Small businesses and the public are still struggling to access lawyers – here’s what the SRA is doing to share information on prices and firms.

Working closely with the profession is fundamental to our role as a regulator. That’s why we have spoken directly to more than 10,000 solicitors this year. From sole practitioners to in-house lawyers, and those working in specialist areas to big City firms, we have heard your views and responded to your ideas.

I am pleased that the profession has been so positive about our efforts to really listen. Our recent Compliance Conference shows the progress made – the event has doubled in size since 2014, with more than 800 attending.

At that conference, I heard plenty of good ideas and useful challenges. One of the liveliest debates was about providing more information to the public about law firms and solicitors. It’s all part of a wide-ranging discussion about what people need to find the services they want.

So what’s the problem? We know that far too many people and small businesses are not accessing legal services. Only one in ten people with a legal problem use a regulated lawyer. And legal problems are estimated to cost our vital small businesses almost £10bn of losses a year. Business owners recognise the challenges, saying legal services are essential – yet nine out of ten don’t think solicitors provide good value when resolving their problems.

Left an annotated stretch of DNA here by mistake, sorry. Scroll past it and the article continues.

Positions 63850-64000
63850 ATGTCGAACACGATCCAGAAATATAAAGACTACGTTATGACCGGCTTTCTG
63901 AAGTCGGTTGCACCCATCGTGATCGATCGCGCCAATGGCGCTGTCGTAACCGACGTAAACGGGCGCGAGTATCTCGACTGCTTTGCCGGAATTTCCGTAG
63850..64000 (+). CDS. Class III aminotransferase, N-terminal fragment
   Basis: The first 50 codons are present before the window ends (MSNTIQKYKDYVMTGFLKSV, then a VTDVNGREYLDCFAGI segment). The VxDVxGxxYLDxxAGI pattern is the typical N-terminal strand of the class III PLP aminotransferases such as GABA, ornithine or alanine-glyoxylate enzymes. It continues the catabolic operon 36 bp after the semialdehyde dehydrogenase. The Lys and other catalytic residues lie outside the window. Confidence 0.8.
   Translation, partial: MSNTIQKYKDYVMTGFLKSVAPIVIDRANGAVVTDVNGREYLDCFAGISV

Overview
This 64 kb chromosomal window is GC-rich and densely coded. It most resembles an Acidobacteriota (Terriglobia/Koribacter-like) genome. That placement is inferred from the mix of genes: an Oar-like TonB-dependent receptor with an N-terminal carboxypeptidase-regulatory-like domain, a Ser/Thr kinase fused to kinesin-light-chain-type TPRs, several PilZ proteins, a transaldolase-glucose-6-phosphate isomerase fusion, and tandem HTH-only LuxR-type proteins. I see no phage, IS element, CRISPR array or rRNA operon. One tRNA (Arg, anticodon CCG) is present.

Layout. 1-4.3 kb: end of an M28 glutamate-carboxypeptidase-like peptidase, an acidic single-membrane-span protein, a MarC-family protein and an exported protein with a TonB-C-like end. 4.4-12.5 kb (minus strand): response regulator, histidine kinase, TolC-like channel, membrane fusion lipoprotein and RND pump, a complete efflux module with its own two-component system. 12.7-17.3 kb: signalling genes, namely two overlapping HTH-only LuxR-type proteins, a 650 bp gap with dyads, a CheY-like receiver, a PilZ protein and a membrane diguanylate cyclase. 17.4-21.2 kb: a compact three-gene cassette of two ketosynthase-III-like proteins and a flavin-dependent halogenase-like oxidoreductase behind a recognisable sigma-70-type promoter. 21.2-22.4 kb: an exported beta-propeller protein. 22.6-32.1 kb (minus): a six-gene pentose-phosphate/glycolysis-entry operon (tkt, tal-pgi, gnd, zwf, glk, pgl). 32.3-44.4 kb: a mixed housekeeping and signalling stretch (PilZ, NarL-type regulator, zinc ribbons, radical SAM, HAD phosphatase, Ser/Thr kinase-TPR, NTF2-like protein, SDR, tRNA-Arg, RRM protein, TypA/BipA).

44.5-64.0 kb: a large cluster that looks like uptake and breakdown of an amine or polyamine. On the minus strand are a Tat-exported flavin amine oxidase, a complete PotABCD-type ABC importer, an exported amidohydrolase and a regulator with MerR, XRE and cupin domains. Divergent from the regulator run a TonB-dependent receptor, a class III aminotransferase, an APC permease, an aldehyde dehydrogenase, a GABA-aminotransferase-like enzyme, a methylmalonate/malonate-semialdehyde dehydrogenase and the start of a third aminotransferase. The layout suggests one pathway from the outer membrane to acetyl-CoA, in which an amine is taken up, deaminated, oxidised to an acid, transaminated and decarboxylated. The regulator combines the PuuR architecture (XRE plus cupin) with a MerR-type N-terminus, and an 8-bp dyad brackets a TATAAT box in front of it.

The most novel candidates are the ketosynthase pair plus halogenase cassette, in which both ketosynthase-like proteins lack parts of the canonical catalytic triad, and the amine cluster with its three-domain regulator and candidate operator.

That scale of unmet need is bad for businesses, bad for the public, and a huge missed opportunity for law firms. In my view, our society and economy needs a vibrant legal market, a market that gives both members of the public and businesses access to law. And it’s not just about cost – we need a legal sector that provides the right service, at the right time at the right price.

The lack of information about what is available is part of the problem. People are left making blind choices because it’s a struggle to find the information needed to compare providers and make informed decisions. Research shows that a minority of consumers - around a quarter - are shopping around when choosing a legal service supplier, compared to around three-quarters in the insurance market.

We are not alone in identifying this as a problem. The Competition and Markets Authority, in its interim report on the sector, as well as the Legal Services Consumer Panel, have both said that there is a strong case for improving the level of information available. And regulators have a key role to play because we are seen as authoritative, credible and objective.

So what are we doing to help?

In April this year we launched a simple ‘law firm search’ facility on our website, providing basic information about the firms we regulate. Overnight it became one of the most popular services we offer. Interestingly, it’s not just the public who are fans, it’s also solicitors and law firms doing their due diligence. And our Solicitor Check service allows people to look up disciplinary history.

But we don’t make it easy and we need to do more. Our emerging thinking is set out in our discussion paper ‘Regulatory data and consumer choice’.